The first time I saw a real dead body I was twenty and had just started as a “student” at the mortuary. By “real” I mean an unaltered corpse. There had been no makeup or embalming, nothing had been drained from the body; nothing had been done at all.

Jerry told me that a “Mr. Gaines” had arrived in the coach for identification and I was to help unload him from the back. I’d only been there for a month and this was the first time I’d seen a body meant for cremation.

Don’t get me wrong, I’d seen plenty or corpses. There was no way to avoid them, or the smells, the flower petals crushed on the floor next to snotty tissues. It was everywhere in this place, routine.

He told me there wasn’t much to it, I was to assist them in unloading the body and get him on a bier so that a family member could arrive and make sure of the correct body before the cremation.

I didn’t give it too much thought at first. I’d unloaded caskets before so I pushed a bier through the various rooms to the garage and watched as the coach backed slowly towards me.

Jerry emerged from the driver’s side and unlocked the back while I moved the bier into position.

The door opened to reveal a long, body sized, cardboard box with a slip of paper taped to the top.

“Um…” I stammered. “Where’s the casket?”

“We don’t use caskets for cremations.” He always spoke of the most amazing stuff as if he were explaining how to do car repair. ”Once you use a casket for one body you can’t use it for another. We don’t burn caskets - “ he shrugged. “It would make cremation far too expensive.” He leaned his body into the coach and started to pull out the box. “Here, take that side.”

I moved around the right side and began guiding the box onto the bier. It was the first time, unloading a corpse, that I’d thought about the weight of the body. Caskets had some weight to them and I never associated it with their contents. This box was heavy. It wasn’t the box.

He moved out of the coach as it slid forward and I felt the weight increase. It was too flexible to just hold up the end and allow it to slide, as you would a casket. We had to lift it, and shift, lift it, and shift.

The slip of paper showed a black line outline of the front and back of a body. There was an “X” across the heart of the outline, a few other marks here and there, dates and times, and the name “Gaines” written haphazardly in marker across the top. It always amazed me just how simple, human and routine death could become.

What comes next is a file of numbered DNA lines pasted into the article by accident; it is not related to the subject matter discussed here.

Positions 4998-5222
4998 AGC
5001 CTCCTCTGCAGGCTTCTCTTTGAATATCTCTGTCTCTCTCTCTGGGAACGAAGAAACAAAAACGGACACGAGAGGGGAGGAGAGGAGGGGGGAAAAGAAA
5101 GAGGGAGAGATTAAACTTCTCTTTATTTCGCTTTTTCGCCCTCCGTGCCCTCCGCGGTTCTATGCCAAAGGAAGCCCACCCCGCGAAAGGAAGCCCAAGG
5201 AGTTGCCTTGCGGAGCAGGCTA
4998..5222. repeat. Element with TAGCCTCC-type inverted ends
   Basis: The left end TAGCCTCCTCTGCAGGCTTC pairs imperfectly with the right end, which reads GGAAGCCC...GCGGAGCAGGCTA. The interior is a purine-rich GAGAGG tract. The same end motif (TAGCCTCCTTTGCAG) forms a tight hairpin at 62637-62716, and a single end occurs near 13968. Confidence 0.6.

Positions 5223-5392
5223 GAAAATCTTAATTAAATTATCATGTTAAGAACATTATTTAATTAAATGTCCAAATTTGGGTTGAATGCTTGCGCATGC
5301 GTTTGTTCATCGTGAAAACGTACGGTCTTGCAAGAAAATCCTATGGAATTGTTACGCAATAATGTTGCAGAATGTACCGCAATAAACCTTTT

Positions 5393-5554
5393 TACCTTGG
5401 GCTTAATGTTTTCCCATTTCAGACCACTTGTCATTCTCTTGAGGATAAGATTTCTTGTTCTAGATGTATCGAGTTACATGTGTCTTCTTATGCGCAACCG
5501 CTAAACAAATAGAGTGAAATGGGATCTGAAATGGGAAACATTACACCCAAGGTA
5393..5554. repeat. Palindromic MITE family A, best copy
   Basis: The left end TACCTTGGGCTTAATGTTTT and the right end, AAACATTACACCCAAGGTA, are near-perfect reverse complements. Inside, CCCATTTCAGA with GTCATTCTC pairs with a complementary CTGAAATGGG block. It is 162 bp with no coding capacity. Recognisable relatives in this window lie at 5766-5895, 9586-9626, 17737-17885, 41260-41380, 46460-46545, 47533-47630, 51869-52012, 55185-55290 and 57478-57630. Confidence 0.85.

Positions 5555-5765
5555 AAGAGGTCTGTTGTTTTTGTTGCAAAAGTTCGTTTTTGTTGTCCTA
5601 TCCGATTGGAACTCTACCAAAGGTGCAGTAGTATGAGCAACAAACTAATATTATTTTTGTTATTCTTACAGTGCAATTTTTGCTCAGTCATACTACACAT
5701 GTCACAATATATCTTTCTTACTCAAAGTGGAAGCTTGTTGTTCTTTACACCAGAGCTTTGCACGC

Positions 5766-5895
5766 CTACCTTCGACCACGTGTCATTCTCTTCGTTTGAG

“What happened to him? I asked as we settled the box into place.

“He had a heart attack while driving on 465.” Jerry started fussing about how it sat on the bier. “Push on your side, I don’t think it’s even.”

I lifted, pushed again, and felt the box give way to hit solid body. Jerry lifted his end and pulled it into place.

“OK, take him into the east calling room and I’ll meet you there.” He exited the garage and I was left with the box.

I wheeled it toward the room, shifting my hold from the box to the bier as we reached the carpet. I brought him into the calling room and settled the bier between the floor lamps.

Jerry arrived with a folded white sheet, lifted the shallow lid and hooked it across the backside.

In movies, when they show identifications, they show sterile metal cases, coolers, drawers and serene looking faces. This was none of that. It wasn’t horrible or shocking. The body just wasn’t what I expected.

While Jerry spread the sheet across the top of the box, I walked around and stared at the face. The dead man's expression was unchanged from his moment of death. After rigor mortis sets in it’s very difficult to change the lay of the body, morticians have to break the rigidity before they do any real work on a corpse.

I noticed that his hair was messy, skewed and oily-looking across the top of his head. His eyes were half opened and dark, his mouth seemed pulled to one side, open and dry. His face drooped.

“Why is just the lower part of his face discolored?” I asked. It was dark and tarnished.

Blood always settles in the lower parts of the body, the back, the back of the legs. Those become discolored first.” He arranged the sheet and folded it back so only the face would show. He stepped back to make sure that everything was right.

I was struck by the reality of this. Prepared bodies, that came in caskets, always looked somehow unreal to me. Like wax figures or silk skinned dolls without any substantial relation to the person they were when alive.

I tried to imagine what the family would expect to see when they came in to identify this man. I know what I had expected and this wasn’t it. I tried to imagine someone I loved in this condition and failed.

It took two days for someone to come into the mortuary to identify him. By that time he had started to smell. It wasn’t a horrible reek as I expected - that would come after a bit longer - but a background smell that leaked from room to room. It never made it to my apartment and I was grateful for that.

I wandered back several times, during his time there, to see any changes. I didn’t notice anything substantial - only the background smell that I eventually got used to - as I vacuumed the room around him or changed a light bulb.

We sent him down to Fall Creek for the actual cremation immediately after the family left.

He returned to us three days later as I sat playing 3-handed euchre in the office with Jerry, and one of the receptionists. Martin sat a cardboard box- about a foot cube, wrapped in white paper- on a side desk and left.

It looked almost like a present, some secret prize hidden in paper with the man’s name written neatly on top: “Mr. Gaines.”

“That looks nice.” I looked long and hard at it, thinking of his face. I didn’t want take my eyes off it for a long time.

“Yea, it is.” Jerry tapped my shoulder, smiled at me, and handed me the cards. “It's your deal.”

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